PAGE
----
Now let’s jump in to how to improve communication skills to help you pave the way for your workplace success.

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How to Improve Communication Skills for Workplace Success

There are many tips, tricks, and techniques to improve communication skills. I don’t want to overwhelm you with too much information, so let’s focus on the things that will provide the biggest return on your time investment.

Most of these tips will be fairly easy to become aware of but will take time and effort to implement. So let’s go!

1. Listen

Ever heard the saying you have two ears and one mouth for a reason? If you haven’t, then here’s the reason:

Being a good listener is half the equation to being a good communicator.

People who have the ability to really listen to someone can then actually answer questions in a meaningful way. If you don’t make the effort to actively listen, then you are really doing yourself and the other person a disservice in the communication department.

Know that person who is chomping at the bit to open his or her mouth the second you stop talking? Don’t be that person. They haven’t listened to at least 1/2 of what you’ve said. Therefore the words that spill out of their mouth are going to be about 1/2 relevant to what you just said.

Listen to someone completely and be comfortable with short periods of silence. Work on your listening skills first and foremost.

2. Know Your Audience

Knowing your audience is another critical component to having strong communication skills. The way you interact with your manager should be different than how you interact with your kids. This isn’t to say you need to be a different person with everyone you interact with. Far from it.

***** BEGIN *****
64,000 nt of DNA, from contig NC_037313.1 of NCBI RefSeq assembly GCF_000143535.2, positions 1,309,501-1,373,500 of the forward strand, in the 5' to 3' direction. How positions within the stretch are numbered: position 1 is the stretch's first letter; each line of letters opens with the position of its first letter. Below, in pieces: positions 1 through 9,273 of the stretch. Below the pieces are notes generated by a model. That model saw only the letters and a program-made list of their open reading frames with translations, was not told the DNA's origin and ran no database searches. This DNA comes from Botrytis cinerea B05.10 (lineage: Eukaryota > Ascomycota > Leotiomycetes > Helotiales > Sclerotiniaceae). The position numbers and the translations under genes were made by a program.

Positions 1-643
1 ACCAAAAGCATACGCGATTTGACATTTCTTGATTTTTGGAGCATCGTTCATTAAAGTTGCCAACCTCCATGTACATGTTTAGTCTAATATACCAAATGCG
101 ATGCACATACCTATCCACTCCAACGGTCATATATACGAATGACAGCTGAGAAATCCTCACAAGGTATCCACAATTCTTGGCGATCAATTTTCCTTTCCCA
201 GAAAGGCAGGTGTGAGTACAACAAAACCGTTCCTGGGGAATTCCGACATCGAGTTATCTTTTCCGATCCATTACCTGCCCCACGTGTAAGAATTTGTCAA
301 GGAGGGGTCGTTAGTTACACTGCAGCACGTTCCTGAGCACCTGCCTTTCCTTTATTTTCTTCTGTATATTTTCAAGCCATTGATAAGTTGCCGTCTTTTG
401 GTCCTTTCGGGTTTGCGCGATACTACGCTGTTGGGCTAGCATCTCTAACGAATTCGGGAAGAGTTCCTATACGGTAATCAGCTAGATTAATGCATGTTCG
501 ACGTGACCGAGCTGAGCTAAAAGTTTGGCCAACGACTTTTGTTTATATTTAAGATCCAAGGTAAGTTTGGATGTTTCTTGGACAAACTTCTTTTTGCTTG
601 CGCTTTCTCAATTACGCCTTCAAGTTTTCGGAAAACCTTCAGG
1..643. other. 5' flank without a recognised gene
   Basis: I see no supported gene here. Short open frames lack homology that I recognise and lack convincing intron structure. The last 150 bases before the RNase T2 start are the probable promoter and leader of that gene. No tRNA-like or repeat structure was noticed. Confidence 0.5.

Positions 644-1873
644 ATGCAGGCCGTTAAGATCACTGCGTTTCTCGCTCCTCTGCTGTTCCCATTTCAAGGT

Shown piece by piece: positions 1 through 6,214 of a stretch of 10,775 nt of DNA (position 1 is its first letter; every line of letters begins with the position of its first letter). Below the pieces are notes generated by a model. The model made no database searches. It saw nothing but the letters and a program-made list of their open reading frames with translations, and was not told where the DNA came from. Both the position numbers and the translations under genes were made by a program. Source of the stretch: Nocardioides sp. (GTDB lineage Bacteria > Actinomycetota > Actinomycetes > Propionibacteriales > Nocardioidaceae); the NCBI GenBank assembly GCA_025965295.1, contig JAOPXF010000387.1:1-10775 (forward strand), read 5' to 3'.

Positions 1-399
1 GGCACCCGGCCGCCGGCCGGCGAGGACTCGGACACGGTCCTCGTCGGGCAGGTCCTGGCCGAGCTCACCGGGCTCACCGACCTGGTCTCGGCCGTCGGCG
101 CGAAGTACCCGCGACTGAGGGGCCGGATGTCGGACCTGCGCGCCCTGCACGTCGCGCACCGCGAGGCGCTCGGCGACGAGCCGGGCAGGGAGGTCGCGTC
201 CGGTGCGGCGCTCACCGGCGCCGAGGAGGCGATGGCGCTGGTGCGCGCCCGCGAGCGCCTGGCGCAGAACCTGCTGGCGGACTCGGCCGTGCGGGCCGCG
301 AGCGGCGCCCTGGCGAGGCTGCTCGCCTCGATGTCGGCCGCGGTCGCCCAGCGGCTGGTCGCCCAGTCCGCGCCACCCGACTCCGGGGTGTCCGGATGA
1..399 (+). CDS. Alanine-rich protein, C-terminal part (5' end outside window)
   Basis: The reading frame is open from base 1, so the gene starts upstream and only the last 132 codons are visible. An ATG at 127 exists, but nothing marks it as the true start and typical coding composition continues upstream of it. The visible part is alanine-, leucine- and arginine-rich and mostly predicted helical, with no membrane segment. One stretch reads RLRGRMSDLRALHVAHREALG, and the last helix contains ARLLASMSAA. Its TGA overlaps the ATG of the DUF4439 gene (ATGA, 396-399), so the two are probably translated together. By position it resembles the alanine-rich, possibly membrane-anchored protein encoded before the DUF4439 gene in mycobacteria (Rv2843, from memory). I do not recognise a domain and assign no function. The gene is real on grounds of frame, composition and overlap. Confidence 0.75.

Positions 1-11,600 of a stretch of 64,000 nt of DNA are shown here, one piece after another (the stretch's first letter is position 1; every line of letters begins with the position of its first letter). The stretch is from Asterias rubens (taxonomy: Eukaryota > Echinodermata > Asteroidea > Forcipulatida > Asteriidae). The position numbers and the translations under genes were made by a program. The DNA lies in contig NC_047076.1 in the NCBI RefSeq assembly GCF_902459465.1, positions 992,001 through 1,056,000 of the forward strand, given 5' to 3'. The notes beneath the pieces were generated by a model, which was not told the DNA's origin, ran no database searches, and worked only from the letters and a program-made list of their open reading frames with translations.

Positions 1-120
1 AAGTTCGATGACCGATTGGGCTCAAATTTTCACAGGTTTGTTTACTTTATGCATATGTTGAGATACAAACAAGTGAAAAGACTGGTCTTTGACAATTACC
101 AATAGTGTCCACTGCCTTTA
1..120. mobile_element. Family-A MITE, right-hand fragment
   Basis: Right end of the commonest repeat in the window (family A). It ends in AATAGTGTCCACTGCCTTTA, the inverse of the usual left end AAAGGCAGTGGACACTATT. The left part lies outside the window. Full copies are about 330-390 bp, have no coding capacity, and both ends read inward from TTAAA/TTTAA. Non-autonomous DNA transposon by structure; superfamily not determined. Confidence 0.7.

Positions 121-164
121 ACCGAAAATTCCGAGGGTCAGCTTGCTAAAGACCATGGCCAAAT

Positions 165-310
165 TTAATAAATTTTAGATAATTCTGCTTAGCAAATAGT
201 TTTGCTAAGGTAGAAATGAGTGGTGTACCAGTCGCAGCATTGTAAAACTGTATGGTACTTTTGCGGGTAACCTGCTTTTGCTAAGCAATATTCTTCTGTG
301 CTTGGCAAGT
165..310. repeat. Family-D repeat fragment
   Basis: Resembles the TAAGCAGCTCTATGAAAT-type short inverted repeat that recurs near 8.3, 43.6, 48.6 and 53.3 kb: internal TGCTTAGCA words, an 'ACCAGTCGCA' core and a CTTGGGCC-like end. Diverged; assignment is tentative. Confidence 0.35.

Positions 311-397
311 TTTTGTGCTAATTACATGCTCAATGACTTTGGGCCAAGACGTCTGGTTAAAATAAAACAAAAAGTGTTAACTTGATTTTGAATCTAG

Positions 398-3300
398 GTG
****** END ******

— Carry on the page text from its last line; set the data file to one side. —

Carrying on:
Here is a good way to think about it:

Imagine using your the same choice of words and body language you use with your spouse while interacting with your boss. That puts things in a graphic light!

You want to ensure you are using the type of communication most relevant to your audience.

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3. Minimize

I have lunch with a business associate about 3 times a year. We’ve been talking for several years now about putting a business deal together.

He is one of those people that simply overwhelms others with a lot of words. Sometimes when I ask him a question, I get buried beneath such an avalanche of words that I’m more confused than when I asked the question. Needless to say this is most likely a large portion of why we never put the deal together.

Don’t be like my lunch business associate. The goal of talking to or communicating with someone is to share actual information. The goal is not to confuse someone, it’s to provide clarity in many cases.

State what needs to be stated as succinctly as possible. That doesn’t mean you can’t have some pleasant conversation about the weather too.

The point is to not create such an onslaught of words and information that the other person walks away more confused than when they started.